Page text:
BOSTON — Beantown was the site of another American Revolution this year, but this one was strictly about television.
Nielsen Media Research chose the nation’s sixth-largest market to debut its People Meter ratings system during the May sweeps. The city reacted as it has in the past to things it didn’t like — it rebelled.
Every major network affiliate dropped its subscription to the Nielsen service rather than pay for the People Meter technology, which local broadcasters are convinced is an inaccurate and seriously flawed system.
The devices, which attach to televisions and are activated by viewers, have been in use for national ratings since 1987, but had never been used to measure local ratings in the country’s 210 TV markets until Nielsen began testing the meters last year in Boston.
For nearly a year, the People Meters were tested along with the written-diary system that has been used in local markets. The results, in some cases, were stunning.
“The numbers are all over the place,” Adrienne Lotoski, research director for ABC affil WCVB, told the Boston Herald last spring. “You’re seeing differences ranging anywhere from 15% to 20% less, to sometimes as much as 40% (less).”
Also raising the ire of the locals was the increase in Nielsen subscription fees for the People Meter system, by as much as $100,000 annually. Nielsen counters that the People Meters are more accurate, even though the technology costs more.
The boycott that started in late April is still going strong. But all of Boston’s major commercial television stations are still doing business without any Nielsen numbers.
Ed Goldman, general manager for Boston’s Viacom properties WBZ (a CBS affil) and WSBK (UPN), calls the People Meters “an evaluation system that doesn’t work, and in fact does just the opposite. It’s abusive, and we have no choice but to disregard it.” WCVB G.M. Paul La Camera says, “We’re functioning quite well without our overnights or the former ratings books. It’s been very exciting and much less disruptive or volatile than we’d imagined.”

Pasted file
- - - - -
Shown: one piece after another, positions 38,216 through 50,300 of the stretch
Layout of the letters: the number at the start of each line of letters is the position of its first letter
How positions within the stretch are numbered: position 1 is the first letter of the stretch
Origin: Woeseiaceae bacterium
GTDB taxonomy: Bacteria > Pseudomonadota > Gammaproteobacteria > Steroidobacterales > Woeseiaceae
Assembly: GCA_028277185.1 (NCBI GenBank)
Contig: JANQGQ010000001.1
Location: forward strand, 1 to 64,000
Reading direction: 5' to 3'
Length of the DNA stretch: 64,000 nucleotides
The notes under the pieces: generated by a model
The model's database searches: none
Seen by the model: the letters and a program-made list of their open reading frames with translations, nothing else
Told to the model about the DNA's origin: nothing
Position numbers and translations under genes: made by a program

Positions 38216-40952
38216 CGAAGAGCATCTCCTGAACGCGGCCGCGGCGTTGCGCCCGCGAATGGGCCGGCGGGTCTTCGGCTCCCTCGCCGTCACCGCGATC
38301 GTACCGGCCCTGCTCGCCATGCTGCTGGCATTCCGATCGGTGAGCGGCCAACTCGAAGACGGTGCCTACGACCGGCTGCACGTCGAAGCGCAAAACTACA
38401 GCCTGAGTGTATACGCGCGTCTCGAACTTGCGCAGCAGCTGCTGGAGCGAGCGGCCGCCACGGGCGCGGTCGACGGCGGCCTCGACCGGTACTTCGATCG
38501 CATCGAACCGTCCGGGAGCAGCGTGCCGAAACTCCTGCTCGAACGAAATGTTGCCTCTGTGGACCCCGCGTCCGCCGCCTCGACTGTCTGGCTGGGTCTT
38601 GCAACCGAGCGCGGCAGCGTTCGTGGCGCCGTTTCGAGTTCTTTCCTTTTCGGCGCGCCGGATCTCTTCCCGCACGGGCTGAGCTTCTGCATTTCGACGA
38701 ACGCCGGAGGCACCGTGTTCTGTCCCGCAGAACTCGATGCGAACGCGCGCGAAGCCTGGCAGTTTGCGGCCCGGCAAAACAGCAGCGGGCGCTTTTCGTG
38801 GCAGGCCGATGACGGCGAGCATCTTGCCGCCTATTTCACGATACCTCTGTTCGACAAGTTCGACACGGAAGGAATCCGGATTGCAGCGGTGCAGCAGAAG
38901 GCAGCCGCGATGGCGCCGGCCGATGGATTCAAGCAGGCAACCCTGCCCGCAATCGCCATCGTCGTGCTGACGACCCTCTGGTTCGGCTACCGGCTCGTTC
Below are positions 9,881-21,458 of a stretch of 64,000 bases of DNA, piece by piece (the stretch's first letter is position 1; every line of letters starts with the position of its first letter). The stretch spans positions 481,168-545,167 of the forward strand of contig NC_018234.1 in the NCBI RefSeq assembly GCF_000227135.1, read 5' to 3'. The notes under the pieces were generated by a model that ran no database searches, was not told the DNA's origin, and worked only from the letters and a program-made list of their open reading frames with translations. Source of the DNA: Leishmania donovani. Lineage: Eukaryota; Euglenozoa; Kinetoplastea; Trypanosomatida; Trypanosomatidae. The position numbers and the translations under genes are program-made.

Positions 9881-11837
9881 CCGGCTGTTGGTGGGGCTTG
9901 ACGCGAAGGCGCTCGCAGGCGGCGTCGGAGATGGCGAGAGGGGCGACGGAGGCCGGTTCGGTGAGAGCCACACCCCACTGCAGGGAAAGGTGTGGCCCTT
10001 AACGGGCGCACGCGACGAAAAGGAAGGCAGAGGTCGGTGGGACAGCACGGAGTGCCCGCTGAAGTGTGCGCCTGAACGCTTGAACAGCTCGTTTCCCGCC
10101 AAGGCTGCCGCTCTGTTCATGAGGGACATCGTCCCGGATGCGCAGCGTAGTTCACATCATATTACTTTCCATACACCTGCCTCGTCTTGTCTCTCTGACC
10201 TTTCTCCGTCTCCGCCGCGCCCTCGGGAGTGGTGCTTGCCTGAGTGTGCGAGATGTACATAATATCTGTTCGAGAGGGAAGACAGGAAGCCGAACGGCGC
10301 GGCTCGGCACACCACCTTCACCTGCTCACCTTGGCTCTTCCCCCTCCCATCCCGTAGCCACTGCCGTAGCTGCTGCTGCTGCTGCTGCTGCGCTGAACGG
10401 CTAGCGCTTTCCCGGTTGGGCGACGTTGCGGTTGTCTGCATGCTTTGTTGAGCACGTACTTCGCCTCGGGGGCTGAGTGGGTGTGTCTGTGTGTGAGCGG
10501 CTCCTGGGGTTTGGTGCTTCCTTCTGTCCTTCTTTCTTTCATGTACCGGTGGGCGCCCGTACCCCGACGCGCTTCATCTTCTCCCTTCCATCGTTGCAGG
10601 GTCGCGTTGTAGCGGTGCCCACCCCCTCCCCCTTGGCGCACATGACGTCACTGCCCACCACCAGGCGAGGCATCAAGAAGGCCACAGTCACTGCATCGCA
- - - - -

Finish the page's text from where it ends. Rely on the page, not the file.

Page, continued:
He compared his station’s ratings withdrawal to “any other addiction. You feel a little healthier with each passing day.”
PBS affiliate WGBH recently broke ranks to join the small cadre of local Nielsen subscribers that include most local cable signals, a couple of New Hampshire stations and a Spanish-lingo station.
Nielsen has taken a conciliatory attitude toward its Boston rebels.
“We are looking beyond Boston,” spokeswoman Karen Kratz says. “We haven’t announced any other markets that will begin using the People Meters, but we expect to before the end of the year.” The plan is to expand People Meters into nine other markets, she adds.
“Of course, we wish we’d had everyone in Boston signed up by now,” Kratz says. “It’s an emotional time for everybody, but we’re definitely confident we’ll get other clients in Boston. We’ve got the most advanced technology known in that marketplace now.”